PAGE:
The Washington Post reported that Arizona Attorney General Mark Brnovich has filed a lawsuit against Google, accusing the company of illegally tracking the location of Android devices without the user’s consent. In addition, Google will still run location tracking in the background, such as the Weather App and Chrome’s Web Search, even if users manually disable location tracking for specific apps. You can turn off a wider range of system-level tracking only after the user has delved into the Android settings.
It comes after a similar controversy over Google’s location tracking of Android users. As a stopgap measure, the company has come up with a number of ways, such as simplifying the automatic deletion of location data and cracking down on third-party apps that abuse the feature without permission.
Even so, Google’s efforts to improve privacy and monitor settings are complex, confusing not only ordinary users, but also the extent to which the company knows the data sources it maintains, leading many to speculate that the giant tech giant can do whatever it wants.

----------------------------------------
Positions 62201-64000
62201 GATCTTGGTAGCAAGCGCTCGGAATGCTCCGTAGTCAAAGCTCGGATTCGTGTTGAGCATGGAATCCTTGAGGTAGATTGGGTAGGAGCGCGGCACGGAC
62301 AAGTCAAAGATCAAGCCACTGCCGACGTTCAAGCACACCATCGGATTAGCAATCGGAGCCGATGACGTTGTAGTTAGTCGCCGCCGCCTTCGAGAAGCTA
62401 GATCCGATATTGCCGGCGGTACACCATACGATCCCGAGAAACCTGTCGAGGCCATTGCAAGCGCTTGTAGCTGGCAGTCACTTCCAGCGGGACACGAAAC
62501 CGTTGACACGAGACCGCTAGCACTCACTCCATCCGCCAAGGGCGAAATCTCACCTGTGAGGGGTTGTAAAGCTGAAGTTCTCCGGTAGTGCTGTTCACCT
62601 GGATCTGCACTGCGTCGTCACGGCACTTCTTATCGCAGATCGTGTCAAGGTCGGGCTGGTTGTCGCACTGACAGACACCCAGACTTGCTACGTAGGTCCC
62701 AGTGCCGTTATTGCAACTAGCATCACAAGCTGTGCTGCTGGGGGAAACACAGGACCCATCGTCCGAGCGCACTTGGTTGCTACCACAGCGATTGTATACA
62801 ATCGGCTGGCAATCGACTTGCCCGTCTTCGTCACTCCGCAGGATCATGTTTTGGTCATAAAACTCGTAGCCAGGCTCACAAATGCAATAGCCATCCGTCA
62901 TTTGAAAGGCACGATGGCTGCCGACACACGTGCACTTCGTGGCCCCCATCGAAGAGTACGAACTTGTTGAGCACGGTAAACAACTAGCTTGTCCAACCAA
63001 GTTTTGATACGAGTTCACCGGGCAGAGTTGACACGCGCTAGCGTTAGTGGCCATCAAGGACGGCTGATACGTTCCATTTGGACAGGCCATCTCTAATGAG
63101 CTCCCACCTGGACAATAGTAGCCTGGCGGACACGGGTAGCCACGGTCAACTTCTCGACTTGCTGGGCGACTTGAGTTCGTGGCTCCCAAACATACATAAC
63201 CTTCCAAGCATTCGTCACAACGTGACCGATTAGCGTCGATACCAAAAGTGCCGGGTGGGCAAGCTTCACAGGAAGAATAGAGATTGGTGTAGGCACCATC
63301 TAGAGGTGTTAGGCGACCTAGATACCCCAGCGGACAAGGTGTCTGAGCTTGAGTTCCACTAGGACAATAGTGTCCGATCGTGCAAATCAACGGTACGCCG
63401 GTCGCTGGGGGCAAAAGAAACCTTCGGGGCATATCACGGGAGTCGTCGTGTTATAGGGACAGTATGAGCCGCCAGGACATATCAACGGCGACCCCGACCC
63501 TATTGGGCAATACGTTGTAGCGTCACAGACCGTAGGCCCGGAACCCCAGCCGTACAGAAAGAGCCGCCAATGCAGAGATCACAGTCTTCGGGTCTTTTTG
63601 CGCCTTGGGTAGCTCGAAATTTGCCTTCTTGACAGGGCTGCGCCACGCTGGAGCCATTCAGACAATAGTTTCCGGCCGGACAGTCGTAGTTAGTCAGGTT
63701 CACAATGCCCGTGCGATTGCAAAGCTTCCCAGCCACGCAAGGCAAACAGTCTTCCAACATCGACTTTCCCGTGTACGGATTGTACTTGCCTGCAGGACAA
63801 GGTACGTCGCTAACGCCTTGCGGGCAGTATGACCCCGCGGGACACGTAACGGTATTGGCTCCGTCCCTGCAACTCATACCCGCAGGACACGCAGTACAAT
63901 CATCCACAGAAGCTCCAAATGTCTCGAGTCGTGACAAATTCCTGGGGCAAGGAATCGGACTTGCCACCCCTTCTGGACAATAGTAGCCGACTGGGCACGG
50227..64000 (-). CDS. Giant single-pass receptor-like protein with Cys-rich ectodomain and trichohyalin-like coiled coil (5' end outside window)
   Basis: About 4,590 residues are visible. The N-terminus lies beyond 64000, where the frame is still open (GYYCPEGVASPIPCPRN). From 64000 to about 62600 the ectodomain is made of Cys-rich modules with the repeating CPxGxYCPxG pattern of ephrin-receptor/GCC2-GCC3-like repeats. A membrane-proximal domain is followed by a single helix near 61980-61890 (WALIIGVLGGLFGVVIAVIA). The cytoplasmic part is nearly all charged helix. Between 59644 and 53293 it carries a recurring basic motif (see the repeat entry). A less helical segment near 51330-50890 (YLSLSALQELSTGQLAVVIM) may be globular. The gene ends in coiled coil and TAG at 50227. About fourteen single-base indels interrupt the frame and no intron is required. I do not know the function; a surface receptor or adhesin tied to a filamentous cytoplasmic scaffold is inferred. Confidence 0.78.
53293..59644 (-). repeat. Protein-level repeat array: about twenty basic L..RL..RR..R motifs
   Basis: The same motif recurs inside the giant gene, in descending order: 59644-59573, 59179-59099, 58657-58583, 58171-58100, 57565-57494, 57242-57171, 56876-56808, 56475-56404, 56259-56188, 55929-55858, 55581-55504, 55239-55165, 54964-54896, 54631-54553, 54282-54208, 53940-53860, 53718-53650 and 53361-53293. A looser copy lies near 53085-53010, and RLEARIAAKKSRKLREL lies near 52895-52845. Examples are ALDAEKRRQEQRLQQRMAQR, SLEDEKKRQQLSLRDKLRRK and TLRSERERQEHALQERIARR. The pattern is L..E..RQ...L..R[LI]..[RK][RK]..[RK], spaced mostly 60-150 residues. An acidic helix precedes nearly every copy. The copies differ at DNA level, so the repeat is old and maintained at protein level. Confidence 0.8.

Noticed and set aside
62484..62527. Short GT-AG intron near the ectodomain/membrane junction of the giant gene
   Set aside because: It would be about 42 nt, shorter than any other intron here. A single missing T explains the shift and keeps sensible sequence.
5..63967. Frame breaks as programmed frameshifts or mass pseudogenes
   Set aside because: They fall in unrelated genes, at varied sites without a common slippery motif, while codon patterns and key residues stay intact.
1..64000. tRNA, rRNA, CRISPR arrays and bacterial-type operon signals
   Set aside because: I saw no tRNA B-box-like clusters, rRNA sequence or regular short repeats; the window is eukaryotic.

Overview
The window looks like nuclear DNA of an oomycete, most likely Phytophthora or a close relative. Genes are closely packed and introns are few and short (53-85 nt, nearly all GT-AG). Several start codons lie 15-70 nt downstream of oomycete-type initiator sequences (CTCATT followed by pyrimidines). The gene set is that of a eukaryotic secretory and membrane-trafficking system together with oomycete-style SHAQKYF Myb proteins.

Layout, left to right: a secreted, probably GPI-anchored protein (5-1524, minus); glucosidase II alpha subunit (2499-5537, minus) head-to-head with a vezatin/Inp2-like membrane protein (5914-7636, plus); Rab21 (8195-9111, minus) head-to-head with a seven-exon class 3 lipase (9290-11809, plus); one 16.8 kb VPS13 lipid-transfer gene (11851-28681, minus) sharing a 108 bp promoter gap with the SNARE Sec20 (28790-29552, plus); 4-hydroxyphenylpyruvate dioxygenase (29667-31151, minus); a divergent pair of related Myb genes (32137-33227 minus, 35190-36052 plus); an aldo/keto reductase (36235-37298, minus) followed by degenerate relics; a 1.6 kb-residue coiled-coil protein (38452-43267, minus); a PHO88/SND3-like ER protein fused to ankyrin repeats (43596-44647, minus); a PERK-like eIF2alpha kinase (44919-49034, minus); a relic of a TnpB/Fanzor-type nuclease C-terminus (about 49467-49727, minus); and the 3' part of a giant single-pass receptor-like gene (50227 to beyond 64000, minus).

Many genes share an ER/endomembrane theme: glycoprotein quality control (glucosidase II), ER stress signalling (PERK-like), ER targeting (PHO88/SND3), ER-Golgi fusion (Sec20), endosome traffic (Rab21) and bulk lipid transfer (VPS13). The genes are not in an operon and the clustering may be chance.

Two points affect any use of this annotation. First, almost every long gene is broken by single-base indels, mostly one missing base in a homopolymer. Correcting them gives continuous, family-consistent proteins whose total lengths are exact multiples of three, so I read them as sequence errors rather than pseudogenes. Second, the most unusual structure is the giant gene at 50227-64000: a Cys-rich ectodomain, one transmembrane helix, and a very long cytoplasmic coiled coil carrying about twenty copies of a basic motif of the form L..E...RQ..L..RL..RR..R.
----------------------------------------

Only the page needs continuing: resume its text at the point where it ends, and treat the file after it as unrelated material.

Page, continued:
Mark Brnovich wants the court to order Google to reimburse the state’s residents for profits (such as advertising) from monetizing the data. In addition, under Arizona’s anti-fraud law, Google may be fined $10,000 each.
Google did not immediately respond tomedia requests for comment, but Mark Brnovich told The Washington Post that even as the tech giant led a lot of innovation, he wanted companies that thought they could be above everything would be bound by the law.
Tech giants such as Google (and its subsidiary YouTube) are understood to be facing a series of regulatory and legal tests, such as the European Union’s antitrust and privacy laws, which have long been in place. Over the past decade, Google has received billions of dollars in fines.
Now, U.S. politicians and regulators are following suit and have begun working with the Justice Department, the Federal Trade Commission (FTC) and state legislatures to achieve broad coordination. The tech giants, which were previously good at drilling holes, were soon subject to more rules.